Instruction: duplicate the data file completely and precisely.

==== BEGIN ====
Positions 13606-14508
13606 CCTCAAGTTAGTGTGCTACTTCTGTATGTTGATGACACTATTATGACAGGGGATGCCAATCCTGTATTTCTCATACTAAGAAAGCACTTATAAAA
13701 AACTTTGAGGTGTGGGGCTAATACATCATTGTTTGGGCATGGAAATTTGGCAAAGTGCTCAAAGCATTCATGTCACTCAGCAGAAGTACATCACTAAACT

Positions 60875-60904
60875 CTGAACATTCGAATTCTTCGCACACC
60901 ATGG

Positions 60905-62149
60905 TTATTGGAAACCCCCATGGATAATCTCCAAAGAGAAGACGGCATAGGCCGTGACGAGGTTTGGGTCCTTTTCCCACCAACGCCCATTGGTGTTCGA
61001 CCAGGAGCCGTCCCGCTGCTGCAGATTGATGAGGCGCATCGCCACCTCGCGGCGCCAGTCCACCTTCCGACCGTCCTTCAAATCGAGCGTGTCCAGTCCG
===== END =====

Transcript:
Positions 13606-14508
13606 CCTCAAGTTAGTGTGCTACTTCTGTATGTTGATGACACTATTATGACAGGGGATGCCAATCCTGTATTTCTCATACTAAGAAAGCACTTATAAAA
13701 AACTTTGAGGTGTGGGGCTAATACATCATTGTTTGGGCATGGAAATTTGGCAAAGTGCTCAAAGCATTCATGTCACTCAGCAGAAGTACATCACTAAACT

Positions 60875-60904
60875 CTGAACATTCGAATTCTTCGCACACC
60901 ATGG

Positions 60905-62149
60905 TTATTGGAAACCCCCATGGATAATCTCCAAAGAGAAGACGGCATAGGCCGTGACGAGGTTTGGGTCCTTTTCCCACCAACGCCCATTGGTGTTCGA
61001 CCAGGAGCCGTCCCGCTGCTGCAGATTGATGAGGCGCATCGCCACCTCGCGGCGCCAGTCCACCTTCCGACCGTCCTTCAAATCGAGCGTGTCCAGTCCG